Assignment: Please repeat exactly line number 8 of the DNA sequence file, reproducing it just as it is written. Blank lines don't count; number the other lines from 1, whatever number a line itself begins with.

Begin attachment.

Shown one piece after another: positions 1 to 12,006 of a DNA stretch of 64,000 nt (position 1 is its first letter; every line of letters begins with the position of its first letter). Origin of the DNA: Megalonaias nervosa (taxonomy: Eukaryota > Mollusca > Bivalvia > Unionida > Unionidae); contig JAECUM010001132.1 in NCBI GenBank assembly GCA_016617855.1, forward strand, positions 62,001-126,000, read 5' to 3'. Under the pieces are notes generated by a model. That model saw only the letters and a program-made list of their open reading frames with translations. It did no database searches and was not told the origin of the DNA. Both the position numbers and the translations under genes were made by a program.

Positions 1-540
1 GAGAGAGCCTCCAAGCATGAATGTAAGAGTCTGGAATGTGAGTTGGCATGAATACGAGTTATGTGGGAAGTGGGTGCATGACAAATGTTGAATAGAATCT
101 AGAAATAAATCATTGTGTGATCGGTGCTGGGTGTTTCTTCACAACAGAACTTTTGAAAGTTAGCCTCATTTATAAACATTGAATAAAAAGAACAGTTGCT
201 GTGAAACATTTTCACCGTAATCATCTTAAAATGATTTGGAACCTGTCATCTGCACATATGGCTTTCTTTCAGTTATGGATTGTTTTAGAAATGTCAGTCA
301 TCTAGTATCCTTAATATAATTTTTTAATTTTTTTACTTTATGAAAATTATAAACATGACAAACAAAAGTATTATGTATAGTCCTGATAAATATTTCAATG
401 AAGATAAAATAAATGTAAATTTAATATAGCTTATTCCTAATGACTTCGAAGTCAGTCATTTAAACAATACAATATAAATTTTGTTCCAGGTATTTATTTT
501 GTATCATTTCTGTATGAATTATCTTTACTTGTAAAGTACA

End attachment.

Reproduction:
501 GTATCATTTCTGTATGAATTATCTTTACTTGTAAAGTACA